Running away from Einstein
Einstein's theory of gravity may have to be rewritten, after researchers at the University of St Andrews found a gigantic ring of galaxies darting away from us much faster than predicted.
This 10 million light year-wide ring made up of small galaxies is expanding rapidly like a mini Big Bang. The team believe our neighbouring galaxy, Andromeda, once flew past our own galaxy at close range, creating a sling-shot of several small galaxies.
Dr Hongsheng Zhao, Reader in the School of Physics and Astronomy and co-author of the paper, published in Monthly Notices of the Royal Astronomical Society by Oxford University Press, said: "If Einstein's gravity were correct, our galaxy would never come close enough to Andromeda to scatter anything that fast."
If true, the discovery would force a new understanding of gravity and about our cosmos, as such a galactic flyby only makes sense if gravity weakens more slowly as galaxies drift apart than mainstream thinking suggests.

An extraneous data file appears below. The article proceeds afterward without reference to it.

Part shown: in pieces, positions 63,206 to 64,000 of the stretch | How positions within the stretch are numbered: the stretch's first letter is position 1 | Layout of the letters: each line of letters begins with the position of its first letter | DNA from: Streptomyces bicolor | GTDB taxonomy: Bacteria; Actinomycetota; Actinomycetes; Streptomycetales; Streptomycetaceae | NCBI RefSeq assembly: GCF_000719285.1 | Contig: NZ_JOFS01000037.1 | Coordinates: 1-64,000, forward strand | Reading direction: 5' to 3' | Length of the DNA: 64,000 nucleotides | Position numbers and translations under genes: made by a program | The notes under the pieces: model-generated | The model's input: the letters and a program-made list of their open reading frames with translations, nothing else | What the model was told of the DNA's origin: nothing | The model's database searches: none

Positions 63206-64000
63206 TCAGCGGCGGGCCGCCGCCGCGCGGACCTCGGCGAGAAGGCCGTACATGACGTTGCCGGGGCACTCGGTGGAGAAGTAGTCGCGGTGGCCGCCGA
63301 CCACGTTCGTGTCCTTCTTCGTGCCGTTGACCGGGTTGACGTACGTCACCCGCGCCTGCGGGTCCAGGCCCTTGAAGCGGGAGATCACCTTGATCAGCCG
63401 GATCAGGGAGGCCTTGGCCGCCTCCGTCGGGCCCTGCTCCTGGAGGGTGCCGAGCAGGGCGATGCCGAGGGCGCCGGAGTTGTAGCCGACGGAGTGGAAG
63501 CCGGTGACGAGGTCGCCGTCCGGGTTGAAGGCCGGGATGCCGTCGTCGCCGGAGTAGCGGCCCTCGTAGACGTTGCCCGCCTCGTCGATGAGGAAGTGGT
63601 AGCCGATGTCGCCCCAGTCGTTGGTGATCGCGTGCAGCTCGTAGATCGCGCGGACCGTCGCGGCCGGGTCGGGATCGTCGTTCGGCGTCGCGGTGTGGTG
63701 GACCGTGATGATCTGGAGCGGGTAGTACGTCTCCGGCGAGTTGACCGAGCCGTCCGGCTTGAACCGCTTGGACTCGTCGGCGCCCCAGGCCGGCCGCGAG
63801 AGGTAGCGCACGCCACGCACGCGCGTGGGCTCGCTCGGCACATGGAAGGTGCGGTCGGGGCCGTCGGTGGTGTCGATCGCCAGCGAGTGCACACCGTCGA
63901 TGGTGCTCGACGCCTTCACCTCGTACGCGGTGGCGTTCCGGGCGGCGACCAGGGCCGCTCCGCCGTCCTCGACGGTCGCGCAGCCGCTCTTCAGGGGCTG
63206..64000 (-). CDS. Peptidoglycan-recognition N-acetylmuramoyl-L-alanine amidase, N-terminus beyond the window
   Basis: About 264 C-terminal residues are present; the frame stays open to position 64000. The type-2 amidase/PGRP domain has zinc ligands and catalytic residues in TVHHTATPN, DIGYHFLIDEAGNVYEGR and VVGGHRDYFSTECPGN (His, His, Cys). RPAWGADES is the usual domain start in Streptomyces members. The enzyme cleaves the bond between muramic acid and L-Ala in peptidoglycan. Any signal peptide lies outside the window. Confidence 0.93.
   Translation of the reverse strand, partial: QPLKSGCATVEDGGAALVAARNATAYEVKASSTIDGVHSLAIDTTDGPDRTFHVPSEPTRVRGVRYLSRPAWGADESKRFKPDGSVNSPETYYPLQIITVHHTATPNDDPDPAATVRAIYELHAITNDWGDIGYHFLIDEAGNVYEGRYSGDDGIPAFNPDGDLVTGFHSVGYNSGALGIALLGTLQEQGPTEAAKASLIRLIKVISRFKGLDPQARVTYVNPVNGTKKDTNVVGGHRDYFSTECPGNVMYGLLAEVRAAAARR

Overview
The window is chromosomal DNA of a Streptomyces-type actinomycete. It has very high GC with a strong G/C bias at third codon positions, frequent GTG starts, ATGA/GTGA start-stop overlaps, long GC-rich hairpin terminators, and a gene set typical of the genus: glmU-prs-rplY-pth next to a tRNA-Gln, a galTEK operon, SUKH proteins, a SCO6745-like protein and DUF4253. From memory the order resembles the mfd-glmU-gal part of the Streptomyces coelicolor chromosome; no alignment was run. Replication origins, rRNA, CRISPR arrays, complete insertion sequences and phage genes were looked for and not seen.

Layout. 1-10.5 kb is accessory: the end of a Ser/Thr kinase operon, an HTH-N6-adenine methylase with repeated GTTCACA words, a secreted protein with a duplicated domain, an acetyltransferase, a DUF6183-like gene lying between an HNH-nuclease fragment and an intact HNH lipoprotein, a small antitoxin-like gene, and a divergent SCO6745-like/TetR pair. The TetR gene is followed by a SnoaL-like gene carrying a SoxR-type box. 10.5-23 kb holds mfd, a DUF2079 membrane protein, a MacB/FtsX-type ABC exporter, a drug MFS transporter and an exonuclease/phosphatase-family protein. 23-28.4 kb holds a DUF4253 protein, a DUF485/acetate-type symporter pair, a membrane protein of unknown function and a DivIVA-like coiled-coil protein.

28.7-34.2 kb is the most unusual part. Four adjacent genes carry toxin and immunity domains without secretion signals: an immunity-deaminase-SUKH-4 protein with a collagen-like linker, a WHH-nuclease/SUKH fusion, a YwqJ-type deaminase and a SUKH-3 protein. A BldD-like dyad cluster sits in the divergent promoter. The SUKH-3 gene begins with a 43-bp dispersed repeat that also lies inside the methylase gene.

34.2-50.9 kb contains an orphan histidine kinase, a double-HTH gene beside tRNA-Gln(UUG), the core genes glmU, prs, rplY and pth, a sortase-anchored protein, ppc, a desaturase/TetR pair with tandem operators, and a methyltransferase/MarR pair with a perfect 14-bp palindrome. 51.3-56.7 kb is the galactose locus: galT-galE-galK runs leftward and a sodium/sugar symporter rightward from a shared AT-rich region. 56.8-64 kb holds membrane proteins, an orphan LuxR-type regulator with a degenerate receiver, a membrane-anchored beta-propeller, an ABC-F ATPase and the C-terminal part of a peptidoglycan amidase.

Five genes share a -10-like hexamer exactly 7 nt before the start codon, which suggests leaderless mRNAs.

Indranil Banik, the PhD student who led the study, said: "The ring-like distribution is very peculiar. These small galaxies are like a string of raindrops flung out from a spinning umbrella. I found there is barely a 1 in 640 chance for randomly distributed galaxies to line up in the observed way. I traced their origin to a dynamical event when the Universe was only half its present age."
This tsunami-like wake in the sky was likely stirred up by a near-miss of the speeding Andromeda galaxy with our own galaxy, the Milky Way. The two massive galaxies always orbited each other in a plane and would have scattered dwarf galaxies in their paths, perhaps explaining why the speeding dwarfs are in a plane also containing the Milky Way and Andromeda.
Mr Banik added: "In Einstein's gravity paradigm, hypothetical dark matter is always invoked. Such a high speed requires 60 times the mass we see in the stars of the Milky Way and Andromeda. However, the friction between their huge halos of dark matter would result in them merging rather than flying 2.5 million light years apart, as they must have done."
"Science progresses through challenges," said Marcel Pawlowski, a Hubble Fellow at the University of California, Irvine, who prompted Mr Banik's discovery. "Together with two other known planes of closer-in satellites, this gigantic ring forms a serious challenge to the standard paradigm."
Anisotropic Distribution of High Velocity Galaxies in the Local Group: arxiv.org/abs/1701.06559